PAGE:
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English definition of “follow”

follow

verb
 
 
/ˈfɒləʊ/
[I or T] to happen or come after something: More mergers are likely to follow. October's increase followed a 1.6% rise in output in September. The bonds recovered after some initial selling following news of the proposed merger. Government macro-economic policy encouraged a consumer boom followed by a deep recession.
[T] to obey instructions or to do something according to a plan or someone's advice: The shelves are easy to assemble if you follow the instructions carefully.follow orders/advice By following our advice, clients should save at least £770 a year.follow a policy/a procedure/guidelines At the enquiry into the crash, the airline said that normal procedure had been followed.
[T] to watch something closely to see how it develops: He works for a group of Wall Street analysts who follow internet stocks closely.
[I or T] to do the same thing as someone: They were the first to introduce online ordering, but other companies have been quick to follow.follow sb's example/lead When the company announces its price increases, many of its competitors are expected to follow its lead.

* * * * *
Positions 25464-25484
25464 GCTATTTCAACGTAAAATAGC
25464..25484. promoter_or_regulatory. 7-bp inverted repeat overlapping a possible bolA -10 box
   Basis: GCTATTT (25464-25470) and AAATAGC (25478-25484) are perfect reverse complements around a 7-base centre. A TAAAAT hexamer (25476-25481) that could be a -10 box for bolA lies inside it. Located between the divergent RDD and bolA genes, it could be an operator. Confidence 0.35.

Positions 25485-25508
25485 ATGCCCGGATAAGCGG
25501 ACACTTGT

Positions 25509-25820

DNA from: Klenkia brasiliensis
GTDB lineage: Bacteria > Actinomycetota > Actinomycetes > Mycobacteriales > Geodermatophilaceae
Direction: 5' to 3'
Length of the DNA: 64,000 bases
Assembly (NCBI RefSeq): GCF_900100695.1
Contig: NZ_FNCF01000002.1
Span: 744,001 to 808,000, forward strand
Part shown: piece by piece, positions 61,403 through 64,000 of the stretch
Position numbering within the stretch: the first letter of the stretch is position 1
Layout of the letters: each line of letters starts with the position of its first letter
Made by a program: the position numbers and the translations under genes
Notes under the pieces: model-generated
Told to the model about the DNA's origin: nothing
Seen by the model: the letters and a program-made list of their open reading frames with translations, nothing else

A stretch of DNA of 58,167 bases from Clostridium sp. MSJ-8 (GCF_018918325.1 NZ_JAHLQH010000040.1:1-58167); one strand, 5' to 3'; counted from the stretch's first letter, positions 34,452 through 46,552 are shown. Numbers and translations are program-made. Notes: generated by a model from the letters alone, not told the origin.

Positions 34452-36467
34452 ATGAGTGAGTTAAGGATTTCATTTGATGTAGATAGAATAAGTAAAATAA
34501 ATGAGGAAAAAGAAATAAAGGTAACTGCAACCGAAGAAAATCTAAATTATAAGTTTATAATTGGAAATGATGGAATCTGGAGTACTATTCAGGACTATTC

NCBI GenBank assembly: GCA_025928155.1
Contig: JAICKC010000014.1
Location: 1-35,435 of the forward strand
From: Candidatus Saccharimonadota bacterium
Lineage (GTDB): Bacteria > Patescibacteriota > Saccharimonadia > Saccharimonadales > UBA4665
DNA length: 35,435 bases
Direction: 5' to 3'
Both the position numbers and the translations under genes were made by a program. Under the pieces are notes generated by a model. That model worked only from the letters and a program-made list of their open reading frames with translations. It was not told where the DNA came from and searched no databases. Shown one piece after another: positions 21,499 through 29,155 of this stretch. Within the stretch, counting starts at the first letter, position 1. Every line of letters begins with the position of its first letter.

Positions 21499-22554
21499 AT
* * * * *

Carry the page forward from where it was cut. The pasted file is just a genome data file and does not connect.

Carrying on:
[I] (also follow on) to be sent or paid at a later date: Your bank card will arrive first, and the PIN number will follow, in a separate envelope.
as follows used to introduce a list of things: Our main aims are as follows: 1. efficiency 2. value for money 3. quality.
follow a career, occupation, trade, etc. to do a particular job: The company has an open door policy to mature entrants who have followed alternative career paths.
follow suit to do the same as someone else: We expect that fund managers will take a lead by coming out in favour of one of the banks, at which point undecided investors will follow suit.
(Definition of follow from the Cambridge Business English Dictionary © Cambridge University Press)
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